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How The Isolation Of The Pacific Northwest Shaped Death Cab For Cutie Into A Beloved Indie-Rock Staple

On an early summer day in 1999, Death Cab for Cutie were gathering for band practice when a sudden jarring explosion in the distance halted them in their tracks. The band was preparing to head out on the road in support of Something About Airplanes when something shifted. “We were playing music in the house and the house just shook,” Ben Gibbard said of the event, which turned out to be a nearby pipe explosion that claimed the lives of three people, two of them children who were swimming at a beloved town park.

“It was this kind of utopian little area in Bellingham where if you knew, you knew,” Gibbard explained. “People would swim there and skinny dip and they’d go there at night. And it was destroyed. So not only was it the loss of life, but because of the need for a f*cking pipeline to go through the middle of this thing, these kids lost their lives, and this beautiful place that we all loved was destroyed.”

To this day, a sign at Whatcom Creek warns visitors that the park is a “sensitive area” due to the destruction caused on that day. Gibbard revisited the event for their 2019 The Blue EP for the introspective “Kids In ‘99.” “I kept thinking about those kids and being like, those kids need a folk song. They need to be remembered. And of course, their family remembers them and of course, people remember that event, remember them. But I just felt that I’d written songs about Bellingham after I’d left it because I wanted to squeeze that version of Bellingham in my mind.”

Gibbard grew up in Bremerton, right across the water from Seattle, where his parents would frequently bring him to Olympia national park as a kid. The backdrop of Washington became a central trope in Death Cab’s essential discography. There are frequent references to the mountainous surroundings, dreary weather, and skyscraping trees that Gibbard felt weren’t present in music from other parts of the country. “You live in Seattle and you go 20 to 40 minutes, and you’re in the mountains. You go over those mountains and it’s a whole other world. It really feels like you’re on the edge of the earth at times.” This sentiment mirrors a chunk of Death Cab’s discography, where high-energy rock songs are immediately followed up by sorrowful introspective tracks.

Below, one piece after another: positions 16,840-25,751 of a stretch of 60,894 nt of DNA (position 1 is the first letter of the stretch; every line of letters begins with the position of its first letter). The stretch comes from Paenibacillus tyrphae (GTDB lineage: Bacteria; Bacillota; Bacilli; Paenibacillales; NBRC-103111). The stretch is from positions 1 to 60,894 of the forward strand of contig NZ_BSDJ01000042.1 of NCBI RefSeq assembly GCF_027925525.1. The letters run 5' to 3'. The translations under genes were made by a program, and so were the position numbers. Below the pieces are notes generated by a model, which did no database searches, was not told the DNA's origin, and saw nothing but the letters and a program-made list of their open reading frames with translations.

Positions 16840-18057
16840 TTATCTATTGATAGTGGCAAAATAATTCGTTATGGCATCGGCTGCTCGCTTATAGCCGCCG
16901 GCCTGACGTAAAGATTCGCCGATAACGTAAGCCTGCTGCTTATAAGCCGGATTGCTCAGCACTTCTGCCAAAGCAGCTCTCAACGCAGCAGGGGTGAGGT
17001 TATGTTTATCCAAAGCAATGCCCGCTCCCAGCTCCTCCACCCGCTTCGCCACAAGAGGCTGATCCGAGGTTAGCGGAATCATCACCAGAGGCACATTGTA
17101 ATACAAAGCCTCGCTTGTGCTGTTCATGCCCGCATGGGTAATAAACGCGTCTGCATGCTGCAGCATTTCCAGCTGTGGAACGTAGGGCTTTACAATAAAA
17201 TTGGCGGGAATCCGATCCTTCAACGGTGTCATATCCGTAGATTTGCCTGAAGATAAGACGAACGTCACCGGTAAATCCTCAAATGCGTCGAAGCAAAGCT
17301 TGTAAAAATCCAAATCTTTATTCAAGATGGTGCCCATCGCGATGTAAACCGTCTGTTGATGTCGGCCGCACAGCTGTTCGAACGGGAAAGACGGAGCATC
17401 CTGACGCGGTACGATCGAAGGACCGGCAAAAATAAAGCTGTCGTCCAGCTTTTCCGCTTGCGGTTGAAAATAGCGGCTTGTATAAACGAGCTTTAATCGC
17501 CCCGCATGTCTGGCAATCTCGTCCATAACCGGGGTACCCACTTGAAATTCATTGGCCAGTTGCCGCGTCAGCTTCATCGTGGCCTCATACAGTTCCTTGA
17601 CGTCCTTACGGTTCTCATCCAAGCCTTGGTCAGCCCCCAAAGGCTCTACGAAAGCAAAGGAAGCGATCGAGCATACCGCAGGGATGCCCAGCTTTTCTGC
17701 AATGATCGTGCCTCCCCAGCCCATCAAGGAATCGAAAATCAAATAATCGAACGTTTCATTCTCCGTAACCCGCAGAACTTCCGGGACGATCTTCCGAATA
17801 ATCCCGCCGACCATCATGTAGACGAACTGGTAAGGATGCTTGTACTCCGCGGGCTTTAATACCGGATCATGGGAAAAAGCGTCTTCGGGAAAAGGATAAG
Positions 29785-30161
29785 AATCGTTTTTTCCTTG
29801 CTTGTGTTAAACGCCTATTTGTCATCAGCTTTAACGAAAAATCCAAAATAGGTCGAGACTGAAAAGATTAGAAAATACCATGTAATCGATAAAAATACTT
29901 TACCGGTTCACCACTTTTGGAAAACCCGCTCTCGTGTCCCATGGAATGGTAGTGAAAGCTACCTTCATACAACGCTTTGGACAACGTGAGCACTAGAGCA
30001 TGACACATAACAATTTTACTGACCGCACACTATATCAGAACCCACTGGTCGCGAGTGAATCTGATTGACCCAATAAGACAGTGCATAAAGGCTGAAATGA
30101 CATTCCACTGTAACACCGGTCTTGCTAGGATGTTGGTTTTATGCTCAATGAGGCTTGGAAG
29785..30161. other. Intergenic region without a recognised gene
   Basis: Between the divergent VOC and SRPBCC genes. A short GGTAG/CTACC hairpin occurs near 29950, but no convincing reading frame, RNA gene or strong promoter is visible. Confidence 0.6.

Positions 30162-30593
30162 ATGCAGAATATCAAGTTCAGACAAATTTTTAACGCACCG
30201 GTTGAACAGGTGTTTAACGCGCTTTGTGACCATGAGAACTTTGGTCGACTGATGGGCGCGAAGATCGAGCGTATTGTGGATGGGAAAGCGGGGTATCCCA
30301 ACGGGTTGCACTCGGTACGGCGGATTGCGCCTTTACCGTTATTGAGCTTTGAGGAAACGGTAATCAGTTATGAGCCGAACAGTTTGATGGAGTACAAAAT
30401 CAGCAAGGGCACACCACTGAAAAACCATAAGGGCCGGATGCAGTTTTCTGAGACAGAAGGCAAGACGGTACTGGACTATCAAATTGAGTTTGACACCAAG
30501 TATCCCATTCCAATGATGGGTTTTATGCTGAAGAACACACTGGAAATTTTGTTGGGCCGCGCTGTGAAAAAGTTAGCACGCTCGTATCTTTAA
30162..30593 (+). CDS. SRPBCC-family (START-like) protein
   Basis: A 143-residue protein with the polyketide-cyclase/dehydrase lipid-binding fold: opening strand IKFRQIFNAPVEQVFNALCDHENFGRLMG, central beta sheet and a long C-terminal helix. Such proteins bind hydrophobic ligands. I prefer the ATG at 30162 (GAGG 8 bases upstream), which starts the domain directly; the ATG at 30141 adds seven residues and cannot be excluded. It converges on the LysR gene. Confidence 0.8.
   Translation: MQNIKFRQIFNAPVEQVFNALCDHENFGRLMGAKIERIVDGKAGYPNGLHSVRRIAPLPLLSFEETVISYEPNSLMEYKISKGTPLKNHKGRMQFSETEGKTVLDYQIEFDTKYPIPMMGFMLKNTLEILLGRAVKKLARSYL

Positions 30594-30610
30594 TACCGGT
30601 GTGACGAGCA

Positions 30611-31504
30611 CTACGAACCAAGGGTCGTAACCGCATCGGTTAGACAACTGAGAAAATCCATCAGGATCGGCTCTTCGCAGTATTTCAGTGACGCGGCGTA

“I think we’ve always been really interested in our environment and the way that our environment shapes us emotionally and otherwise,” bassist Nick Harmer explains. Harmer and Gibbard met in Bellingham and eventually became college roommates. “There’s a lot of rain and clouds. And I think for me, it can be a brooding place to be, and a real introspective place to be.”

In “Foxglove Through The Clearcut,” the latest single from the band’s 10th studio album Asphalt Meadows, Gibbard abandons his signature crooning vocals for a spoken-word monologue about a man who traveled across the country before reaching the edge with nowhere left to go. The lyrics began as a fictional story, but while writing Gibbard soon realized he was the narrator.

“[Ben] always left himself open to being affected and being impacted by the things that are happening around him in his environment, and channeling that either in a particular instrumentation choice or in a direct lyrical narrative that he’s exploring,” Harmer adds when asked about Gibbard’s lyrical evolution. Throughout the band’s entire discography, the lyrics are sprinkled with location-specific anecdotes: driving down the 405, pining in the city of seven hills, passing by the dusty storefronts of Holly Street.

Gibbard cites Modest Mouse frontman Issac Brock as the driving force behind the evolving sounds that have echoed throughout the Northwest and beyond since the late 90s. “Especially on early Modest Mouse records, he was writing about, quite literally, the loneliness of the West and the gentrification of it. He was just writing these incredible songs about the sense of alienation and just kind of vastness of where we live,” Gibbard remarks that the sound coming out of other music hubs just didn’t resonate with the band.